The other method is a more logical one. If there are small offspring around, it’s a female. Her babies will stay near her for up to a year. For protection purposes, she will not let anyone near her babies especially males who are more than willing to eat them – even the father – so much for Father’s Day gifts or “Best Dad” mugs. Beyond those two distant observations, the only real way answer the male vs female question is to flip it over and insert a clean finger into the vent and feel for the copulatory organ which is pulled out, measured and examined (that horrifying tidbit brought to you by this site). Note, that site does point out that large alligators don’t allow themselves to endure such a demeaning intrusion – oh really!?! Sorry folks, the little guy above is brought to you genderless.
Okay, it is time to possibly correct something I noted earlier from the reference.
Remember when I stated earlier that the Padre Island Alligator was the biggest one I had ever seen to that point in my life? Well, that high point became the second biggest one I had ever seen thanks to a visit to Laguna Atascosa a day or two after that. A very helpful ranger at the visitor center showed us how to travel out to their Gulf viewing pavilion. She also recommended walking down to see their resident Alligator about 3/4 of a mile down from the pavilion parking lot. Having just seen what a true alpha predator looks like in the area, we definitely made plans to take a gander. Figuring the Padre Island monster was a fluke, we assumed the Laguna one was more like the little ones we had seen the following day.
Linda and I parked the car and eventually made our way in the direction we were guided. We almost gave up thinking they were mistaken after walking what seemed about a mile. Noticing what looked like a wooden structure, we trudged along a bit more until we came to the structure which ended up being a viewing deck at the edge of a large watering hole. Ever have one of those moments when you are not sure you want to turn towards something your peripheral vision has assessed … ha. Pretty sure Linda just about had a heart attack on the spot. Based on my new information, I’d be tempted to say it had to be a male because it was CLEARLY more than 10 feet long. However, if you look close at the top of the shot above, you can use the other piece of advice to realize it is a female. That reference site might want to consider upping their size bogey.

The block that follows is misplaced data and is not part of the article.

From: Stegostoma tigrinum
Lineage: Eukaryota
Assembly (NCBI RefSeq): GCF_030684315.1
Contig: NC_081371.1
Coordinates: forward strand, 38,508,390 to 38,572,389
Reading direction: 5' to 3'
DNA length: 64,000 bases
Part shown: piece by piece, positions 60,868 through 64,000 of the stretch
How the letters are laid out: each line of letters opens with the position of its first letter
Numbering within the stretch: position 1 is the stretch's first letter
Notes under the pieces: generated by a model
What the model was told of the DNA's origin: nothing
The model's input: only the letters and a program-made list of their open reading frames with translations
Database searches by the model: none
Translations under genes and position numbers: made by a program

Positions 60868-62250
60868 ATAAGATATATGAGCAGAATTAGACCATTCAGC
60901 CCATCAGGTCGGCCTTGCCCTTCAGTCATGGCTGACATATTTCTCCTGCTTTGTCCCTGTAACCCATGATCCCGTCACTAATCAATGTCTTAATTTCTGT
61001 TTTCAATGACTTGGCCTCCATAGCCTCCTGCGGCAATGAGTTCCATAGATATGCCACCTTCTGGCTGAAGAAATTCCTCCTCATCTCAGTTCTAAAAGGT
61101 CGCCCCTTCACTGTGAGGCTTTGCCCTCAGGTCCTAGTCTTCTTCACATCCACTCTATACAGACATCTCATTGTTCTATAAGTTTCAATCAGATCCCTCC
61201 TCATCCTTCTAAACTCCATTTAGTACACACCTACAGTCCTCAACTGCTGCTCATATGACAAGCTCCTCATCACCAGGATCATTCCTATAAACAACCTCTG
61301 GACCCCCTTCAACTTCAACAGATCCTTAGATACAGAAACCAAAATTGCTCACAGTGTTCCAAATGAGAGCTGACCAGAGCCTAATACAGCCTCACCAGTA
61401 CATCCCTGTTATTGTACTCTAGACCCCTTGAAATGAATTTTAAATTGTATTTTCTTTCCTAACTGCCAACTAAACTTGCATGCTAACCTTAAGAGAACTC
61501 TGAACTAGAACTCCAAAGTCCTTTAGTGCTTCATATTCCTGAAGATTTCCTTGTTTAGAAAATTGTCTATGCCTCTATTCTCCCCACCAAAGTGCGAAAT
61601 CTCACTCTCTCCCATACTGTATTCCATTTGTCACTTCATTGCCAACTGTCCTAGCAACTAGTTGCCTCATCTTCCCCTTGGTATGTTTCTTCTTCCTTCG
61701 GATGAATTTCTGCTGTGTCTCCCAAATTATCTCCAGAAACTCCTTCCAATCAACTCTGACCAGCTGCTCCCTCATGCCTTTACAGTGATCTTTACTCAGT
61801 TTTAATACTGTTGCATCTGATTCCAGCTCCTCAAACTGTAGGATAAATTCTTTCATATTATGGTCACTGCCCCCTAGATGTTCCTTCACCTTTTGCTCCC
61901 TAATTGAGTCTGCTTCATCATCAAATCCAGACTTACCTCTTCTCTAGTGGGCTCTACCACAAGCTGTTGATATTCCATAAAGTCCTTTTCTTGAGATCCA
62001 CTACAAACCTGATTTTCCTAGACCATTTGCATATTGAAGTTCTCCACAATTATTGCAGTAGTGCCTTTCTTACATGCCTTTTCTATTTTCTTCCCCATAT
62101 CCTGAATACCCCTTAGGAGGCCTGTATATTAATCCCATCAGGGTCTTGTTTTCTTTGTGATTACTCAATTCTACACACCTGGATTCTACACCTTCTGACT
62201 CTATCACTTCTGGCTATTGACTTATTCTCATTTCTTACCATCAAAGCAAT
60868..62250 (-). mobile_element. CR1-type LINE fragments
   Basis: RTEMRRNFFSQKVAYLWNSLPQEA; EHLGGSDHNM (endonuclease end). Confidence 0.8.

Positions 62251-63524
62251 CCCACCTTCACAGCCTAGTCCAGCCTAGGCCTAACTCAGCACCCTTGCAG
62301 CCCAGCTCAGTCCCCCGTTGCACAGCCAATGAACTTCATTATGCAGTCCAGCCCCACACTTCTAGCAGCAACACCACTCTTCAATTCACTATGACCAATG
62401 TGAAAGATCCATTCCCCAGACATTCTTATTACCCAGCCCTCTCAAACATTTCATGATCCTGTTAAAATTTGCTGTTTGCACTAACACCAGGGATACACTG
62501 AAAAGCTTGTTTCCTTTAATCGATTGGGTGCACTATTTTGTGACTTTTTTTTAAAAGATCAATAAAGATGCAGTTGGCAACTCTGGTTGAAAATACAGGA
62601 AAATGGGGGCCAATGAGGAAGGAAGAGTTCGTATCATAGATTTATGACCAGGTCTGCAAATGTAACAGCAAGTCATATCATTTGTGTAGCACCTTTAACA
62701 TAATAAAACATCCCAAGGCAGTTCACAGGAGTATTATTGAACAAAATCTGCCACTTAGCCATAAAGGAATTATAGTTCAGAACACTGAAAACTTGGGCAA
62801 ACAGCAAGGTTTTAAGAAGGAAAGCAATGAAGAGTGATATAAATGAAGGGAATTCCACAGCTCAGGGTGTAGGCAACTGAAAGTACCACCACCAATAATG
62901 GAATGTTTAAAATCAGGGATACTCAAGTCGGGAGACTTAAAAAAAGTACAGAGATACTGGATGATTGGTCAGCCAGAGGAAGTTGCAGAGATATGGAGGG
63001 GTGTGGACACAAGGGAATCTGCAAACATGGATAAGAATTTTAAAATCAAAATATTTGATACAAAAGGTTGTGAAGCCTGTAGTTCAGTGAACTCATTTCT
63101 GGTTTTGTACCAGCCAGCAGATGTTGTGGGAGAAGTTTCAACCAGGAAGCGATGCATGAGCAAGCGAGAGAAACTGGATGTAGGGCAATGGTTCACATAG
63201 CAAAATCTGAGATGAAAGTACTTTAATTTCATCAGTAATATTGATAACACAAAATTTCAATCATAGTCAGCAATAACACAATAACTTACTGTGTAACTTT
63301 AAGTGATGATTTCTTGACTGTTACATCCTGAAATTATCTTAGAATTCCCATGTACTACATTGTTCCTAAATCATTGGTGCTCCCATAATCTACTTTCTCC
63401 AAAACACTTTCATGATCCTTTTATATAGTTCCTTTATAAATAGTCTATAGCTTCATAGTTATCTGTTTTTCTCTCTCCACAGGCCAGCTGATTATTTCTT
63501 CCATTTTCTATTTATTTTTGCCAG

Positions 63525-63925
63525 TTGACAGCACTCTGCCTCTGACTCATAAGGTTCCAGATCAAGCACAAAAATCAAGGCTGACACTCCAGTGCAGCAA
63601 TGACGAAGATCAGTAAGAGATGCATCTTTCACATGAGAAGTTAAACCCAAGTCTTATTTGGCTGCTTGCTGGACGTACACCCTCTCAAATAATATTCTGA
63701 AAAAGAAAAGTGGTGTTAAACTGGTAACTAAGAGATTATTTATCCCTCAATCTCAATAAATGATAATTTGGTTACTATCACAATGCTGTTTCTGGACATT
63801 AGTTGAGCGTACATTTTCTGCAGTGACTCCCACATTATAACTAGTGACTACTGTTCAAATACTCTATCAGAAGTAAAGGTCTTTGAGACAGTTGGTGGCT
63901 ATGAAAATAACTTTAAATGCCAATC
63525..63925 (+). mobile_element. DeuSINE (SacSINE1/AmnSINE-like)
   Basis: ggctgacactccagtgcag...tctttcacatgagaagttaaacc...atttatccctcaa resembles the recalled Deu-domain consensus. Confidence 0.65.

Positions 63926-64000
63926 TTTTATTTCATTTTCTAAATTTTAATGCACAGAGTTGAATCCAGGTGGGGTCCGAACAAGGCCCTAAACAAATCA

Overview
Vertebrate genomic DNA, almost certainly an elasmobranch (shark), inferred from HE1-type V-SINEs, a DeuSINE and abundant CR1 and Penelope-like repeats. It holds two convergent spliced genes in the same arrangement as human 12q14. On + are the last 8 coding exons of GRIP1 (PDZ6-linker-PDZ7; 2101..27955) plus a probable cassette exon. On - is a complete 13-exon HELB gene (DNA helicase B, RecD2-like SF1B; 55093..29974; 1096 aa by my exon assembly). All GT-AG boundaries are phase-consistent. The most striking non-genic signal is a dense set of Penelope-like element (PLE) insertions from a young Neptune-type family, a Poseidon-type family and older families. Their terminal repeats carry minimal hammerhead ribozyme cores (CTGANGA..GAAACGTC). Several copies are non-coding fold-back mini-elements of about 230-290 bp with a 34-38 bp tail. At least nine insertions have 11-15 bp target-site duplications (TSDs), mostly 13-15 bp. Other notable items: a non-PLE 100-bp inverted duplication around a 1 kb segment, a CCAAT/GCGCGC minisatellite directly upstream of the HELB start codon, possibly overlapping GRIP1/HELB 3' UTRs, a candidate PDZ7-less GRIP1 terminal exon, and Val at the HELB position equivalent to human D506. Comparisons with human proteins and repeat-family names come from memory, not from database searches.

I had no words to properly express what we were witnessing. Linda was trying to say something, but I am pretty sure they were not actual words. Not only was the size of this female daunting, she had a large number of offspring hanging out all over the area. Surprising was the different sizes of the children – some in the 2.5′ to 3′ range, others in 1.5 to 2.5 range and still others smaller than that (see the ones closer to the water in the shot below)
If they didn’t look so menacing, I would have chuckled over the fact they all looked like they were working on their tans. It should be mentioned at this time that, unlike Padre, this viewing deck provided ZERO safety from the inhabitants of the watering hole. All they had to do was run up a small bank and they would have full access to anyone walking along the road or even on the deck. Come to think of it, pretty sure I saw some camera straps sticking out of the water.
That lack of protection was weirding Linda out big time. Here polite requests to head back were now getting a bit more demanding. Reminded me of our bear encounter in Yellowstone – this time at least she wasn’t trying to depants me trying to get the bear spray out of my back pocket. I was reluctant to grant her departure wishes because I wanted to get more shots some small babies stalking along the banks of the pond.
Their heads sticking out of the water reminded me of miniature raptors. They must have spotted an unsuspecting victim as they both went into stealth mode and set their focus on the bank.
By now, Linda was about at her limit. Wanting to reproduce the feeling that came with the Padre Gator, I took the opportunity to walk back to the road where I could get down lower to the ground and shoot from the victim perspective (the shots a few back). Unfortunately, didn’t have the good lighting I had at Padre which took a little of the shock out of the shot.
Probably won’t be able to sleep tonight thanks to reliving these moments. Hopefully you enjoyed a little diversion from the feathered creatures. Take it easy everyone – happy nightmares… I mean dreams hehehehe.